SI Speculation: Uzbekistan and Turkmenistan, both former Soviet republics, are in Russia's backyard. They seem to be looking westward, and, as long as they publicly insist that they allow non-military convoys, it may not matter what is actually transported across their territories. The development could be a new sticking point in improving relations between Washington, NATO and Moscow.

Under the Radar:

Mosul Falling Away?

Facts: Reports emerge that US President Obama is formalizing his plan for a withdrawal from Iraq. At the same time, there is more and more evidence that some areas of Iraq, notably in Diyala Province and the city of Mosul, may require a sustained American presence so as not to fall into lawlessness.
SI Analysis: There are indications of tensions in Mosul beyond the traditional Arab/Kurd rivalry. Other minorities as well complain that they are underrepresented and marginalized politically. Furthermore, violence could be exacerbated. There is indication of political infighting, allegations of corruption and general instability within the Kurdish Regional Government itself. On another note, Tom A. Peter of the Christian Science Monitor writes an informative piece describing some of al-Qaeda in Iraq's rural and desert strategy.

North Korea Posturing

Facts: North Korea says it will launch a new missile in an effort to put a communications satellite into space. Most Western military analysts expect a long-range missile to be fired and argue that the launch is just another excuse by North Korea to further its nuclear program. The BBC has a good background video here: North Korea Launch on BBC. Despite US Secretary of State Hillary Clinton's strong words and the continuation of 6-party talks, North Korea appears to be steadfast in its military mobilization. South Korean leaders announce that Pyongyang has deployed a new missile and increased numbers of its elite forces. Seeking to guarantee Washington's continued concern, Seoul says that North Korea's new missile is capable of striking Guam.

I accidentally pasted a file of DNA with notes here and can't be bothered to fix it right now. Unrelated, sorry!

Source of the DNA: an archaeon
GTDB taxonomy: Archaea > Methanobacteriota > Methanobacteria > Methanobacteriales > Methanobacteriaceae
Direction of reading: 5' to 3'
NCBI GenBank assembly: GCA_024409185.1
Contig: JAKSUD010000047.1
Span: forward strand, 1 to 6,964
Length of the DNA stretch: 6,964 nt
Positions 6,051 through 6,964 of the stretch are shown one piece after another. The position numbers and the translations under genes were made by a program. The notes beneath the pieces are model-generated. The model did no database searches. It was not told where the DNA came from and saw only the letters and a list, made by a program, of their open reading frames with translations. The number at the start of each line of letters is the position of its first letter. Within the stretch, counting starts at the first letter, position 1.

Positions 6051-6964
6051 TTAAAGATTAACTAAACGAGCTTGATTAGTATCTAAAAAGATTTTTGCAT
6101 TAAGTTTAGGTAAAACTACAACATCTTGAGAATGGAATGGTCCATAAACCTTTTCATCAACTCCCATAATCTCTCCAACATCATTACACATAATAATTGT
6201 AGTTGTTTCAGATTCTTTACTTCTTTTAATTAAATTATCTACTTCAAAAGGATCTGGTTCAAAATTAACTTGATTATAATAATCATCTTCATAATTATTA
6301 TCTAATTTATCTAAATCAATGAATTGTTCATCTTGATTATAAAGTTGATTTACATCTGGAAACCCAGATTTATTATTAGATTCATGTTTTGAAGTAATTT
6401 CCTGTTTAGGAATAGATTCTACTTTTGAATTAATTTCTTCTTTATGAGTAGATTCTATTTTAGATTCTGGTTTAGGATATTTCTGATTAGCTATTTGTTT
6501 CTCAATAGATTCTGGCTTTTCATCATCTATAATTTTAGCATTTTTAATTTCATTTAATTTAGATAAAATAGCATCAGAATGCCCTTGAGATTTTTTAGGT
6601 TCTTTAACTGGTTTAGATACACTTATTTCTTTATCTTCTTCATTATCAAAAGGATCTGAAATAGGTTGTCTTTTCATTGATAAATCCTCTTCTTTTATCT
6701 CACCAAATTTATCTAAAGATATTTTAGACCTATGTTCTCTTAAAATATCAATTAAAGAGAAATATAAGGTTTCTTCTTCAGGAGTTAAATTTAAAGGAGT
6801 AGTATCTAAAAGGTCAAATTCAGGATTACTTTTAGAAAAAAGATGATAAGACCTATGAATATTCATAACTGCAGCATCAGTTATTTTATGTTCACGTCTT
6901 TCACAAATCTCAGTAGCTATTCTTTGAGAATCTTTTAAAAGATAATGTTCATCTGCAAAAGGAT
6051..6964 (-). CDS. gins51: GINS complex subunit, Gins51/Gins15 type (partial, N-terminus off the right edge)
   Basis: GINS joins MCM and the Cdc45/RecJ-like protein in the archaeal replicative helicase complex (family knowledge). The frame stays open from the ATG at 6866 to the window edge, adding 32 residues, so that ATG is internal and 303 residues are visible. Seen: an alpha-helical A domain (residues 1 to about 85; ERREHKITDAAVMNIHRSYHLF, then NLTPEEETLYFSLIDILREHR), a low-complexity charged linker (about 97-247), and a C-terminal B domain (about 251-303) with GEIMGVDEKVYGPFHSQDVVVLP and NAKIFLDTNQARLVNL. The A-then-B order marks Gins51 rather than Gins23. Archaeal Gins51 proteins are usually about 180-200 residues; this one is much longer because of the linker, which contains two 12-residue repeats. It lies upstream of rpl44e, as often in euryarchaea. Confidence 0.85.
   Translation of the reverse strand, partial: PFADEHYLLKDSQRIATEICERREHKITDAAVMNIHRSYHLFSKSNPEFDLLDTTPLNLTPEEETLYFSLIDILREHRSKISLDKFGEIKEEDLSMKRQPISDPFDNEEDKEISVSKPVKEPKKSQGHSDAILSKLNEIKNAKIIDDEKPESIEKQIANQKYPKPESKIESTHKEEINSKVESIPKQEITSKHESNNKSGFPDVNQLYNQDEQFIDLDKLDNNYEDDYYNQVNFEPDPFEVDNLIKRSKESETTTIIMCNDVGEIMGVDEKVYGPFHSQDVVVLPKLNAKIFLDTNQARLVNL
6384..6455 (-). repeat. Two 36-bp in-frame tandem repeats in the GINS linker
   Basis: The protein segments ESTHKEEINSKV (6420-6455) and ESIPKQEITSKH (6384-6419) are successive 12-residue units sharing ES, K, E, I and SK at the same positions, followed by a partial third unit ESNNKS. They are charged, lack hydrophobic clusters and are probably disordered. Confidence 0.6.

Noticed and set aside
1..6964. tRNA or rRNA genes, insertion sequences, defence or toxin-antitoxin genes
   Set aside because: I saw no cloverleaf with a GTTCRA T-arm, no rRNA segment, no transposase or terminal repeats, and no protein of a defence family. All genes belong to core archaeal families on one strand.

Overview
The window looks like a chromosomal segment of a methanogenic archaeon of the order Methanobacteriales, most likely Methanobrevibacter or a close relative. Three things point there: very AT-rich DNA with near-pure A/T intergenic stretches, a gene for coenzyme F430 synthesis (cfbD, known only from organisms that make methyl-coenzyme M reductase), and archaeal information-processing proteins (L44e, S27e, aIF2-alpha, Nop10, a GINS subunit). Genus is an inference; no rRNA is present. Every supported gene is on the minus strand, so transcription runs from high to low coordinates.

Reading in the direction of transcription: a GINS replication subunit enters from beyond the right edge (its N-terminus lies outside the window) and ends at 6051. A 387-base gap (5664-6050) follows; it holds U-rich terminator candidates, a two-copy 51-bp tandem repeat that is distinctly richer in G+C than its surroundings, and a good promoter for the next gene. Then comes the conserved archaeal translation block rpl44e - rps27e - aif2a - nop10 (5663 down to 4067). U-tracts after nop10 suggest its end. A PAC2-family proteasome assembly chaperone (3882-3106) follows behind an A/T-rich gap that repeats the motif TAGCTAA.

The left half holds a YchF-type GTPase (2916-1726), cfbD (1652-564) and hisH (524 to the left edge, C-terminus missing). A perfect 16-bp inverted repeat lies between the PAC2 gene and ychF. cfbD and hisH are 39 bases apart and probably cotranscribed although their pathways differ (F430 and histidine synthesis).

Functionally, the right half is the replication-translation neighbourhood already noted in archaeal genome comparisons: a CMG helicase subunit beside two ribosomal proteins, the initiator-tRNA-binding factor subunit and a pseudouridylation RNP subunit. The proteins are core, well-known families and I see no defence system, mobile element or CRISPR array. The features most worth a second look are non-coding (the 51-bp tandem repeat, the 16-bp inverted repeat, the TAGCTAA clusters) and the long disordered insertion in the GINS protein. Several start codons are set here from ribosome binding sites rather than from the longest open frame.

SI Analysis: Many regional experts assert that North Korea is actively seeking to advance its nuclear program, which many see as a desperate effort as the country falls deeper into economic stagnation under a possibly fatally ill Kim Jong-Il.

Human Rights Slight of the Week:

Closing Tibet and US State Department Report

Facts: Beijing announced that the region of Tibet will be closed until the end of March to tourists. This marks the anniversary of the violent Tibet uprisings that occurred during the Tibetan New Year celebrations in 2008 that saw more than 200 Tibetans killed. A Chinese crackdown on Tibet is expected this year. While some Tibetan monks protested within China, Tibetans in exile marked the anniversary with silent protest. Though US Secretary of State Hillary Clinton demurred from broaching the issue of Human Rights while in China earlier this week, the US State Department issued a scathing report on human rights. China gave a curt response to the report telling Washington not to interfere in Chinese internal affairs.
SI Analysis
: Nothing will change for Tibet now because China is firmly in control of the region. The US State Department's report was poorly timed. The economic downturn does not allow for niceties like addressing human rights with key partners like China.